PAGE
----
Identify weight-related beliefs of college students and test the predictive power of the Health Belief Model for body mass index (BMI).
Cross-sectional online survey with beliefs measured on 5-point scales.
University in North Carolina.
Undergraduates (n = 516; 91.9%), females (n = 399; 71.3%), white non-Hispanic students (n = 507; 86.2%), and 20.3% of overweight or obese status.
Perceived severity, susceptibility, barriers, benefits, and internal and external cues to action.
One-way ANOVA and regression. Significance was P < .05.
Strongest beliefs concerned benefits of healthy eating and physical activity (mean, 4.1 ± 0.7); weakest beliefs concerned barriers to adopting such behaviors (mean, 2.6 ± 0.9). The regression model was statistically significant (P < .001) and explained 17% of variance in BMI (multivariate coefficient = 0.177). Perceived severity, susceptibility, external cues, barriers, and benefits predicted BMI.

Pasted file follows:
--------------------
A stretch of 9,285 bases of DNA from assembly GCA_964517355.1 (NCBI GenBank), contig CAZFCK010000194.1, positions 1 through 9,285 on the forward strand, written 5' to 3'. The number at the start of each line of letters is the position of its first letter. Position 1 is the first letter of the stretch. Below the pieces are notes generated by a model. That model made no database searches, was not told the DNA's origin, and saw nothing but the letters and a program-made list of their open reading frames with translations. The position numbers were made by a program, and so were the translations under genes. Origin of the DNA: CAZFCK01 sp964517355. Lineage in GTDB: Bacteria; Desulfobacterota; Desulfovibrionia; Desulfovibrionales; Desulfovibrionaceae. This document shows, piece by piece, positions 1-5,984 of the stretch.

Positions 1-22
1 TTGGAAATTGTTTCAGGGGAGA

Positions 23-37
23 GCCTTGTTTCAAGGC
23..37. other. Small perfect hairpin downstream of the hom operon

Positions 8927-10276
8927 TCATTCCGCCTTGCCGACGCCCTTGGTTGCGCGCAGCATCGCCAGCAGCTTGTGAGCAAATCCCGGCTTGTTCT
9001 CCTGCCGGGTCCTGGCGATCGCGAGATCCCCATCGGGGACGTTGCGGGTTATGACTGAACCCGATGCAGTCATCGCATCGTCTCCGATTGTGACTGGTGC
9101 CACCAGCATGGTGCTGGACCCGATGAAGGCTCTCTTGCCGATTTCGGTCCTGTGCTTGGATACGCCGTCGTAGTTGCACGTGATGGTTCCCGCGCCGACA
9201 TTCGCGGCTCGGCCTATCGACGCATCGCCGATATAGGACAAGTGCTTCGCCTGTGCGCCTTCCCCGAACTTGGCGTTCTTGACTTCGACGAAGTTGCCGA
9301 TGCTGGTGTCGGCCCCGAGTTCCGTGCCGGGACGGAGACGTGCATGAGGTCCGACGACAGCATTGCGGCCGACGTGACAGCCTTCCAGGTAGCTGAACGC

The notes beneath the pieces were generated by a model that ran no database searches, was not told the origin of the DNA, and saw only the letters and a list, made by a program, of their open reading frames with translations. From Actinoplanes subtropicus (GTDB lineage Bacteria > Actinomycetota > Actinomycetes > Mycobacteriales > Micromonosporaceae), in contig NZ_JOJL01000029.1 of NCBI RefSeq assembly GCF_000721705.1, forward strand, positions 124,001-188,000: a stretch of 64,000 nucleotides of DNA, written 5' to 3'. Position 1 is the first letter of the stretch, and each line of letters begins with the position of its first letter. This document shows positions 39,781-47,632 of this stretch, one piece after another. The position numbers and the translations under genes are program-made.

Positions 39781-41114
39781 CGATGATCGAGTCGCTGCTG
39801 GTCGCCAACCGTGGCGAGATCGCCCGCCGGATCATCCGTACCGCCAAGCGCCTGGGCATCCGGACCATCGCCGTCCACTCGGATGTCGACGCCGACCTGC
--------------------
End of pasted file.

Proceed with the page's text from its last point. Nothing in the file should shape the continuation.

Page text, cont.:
Conclusions and Implications
Several beliefs were identified that could serve as the basis for weight-related interventions addressing specific concerns, needs, and goals of college students.
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Published online: October 30, 2017
Accepted: September 18, 2017
Conflict of Interest Disclosure: The authors have not stated any conflicts of interest.
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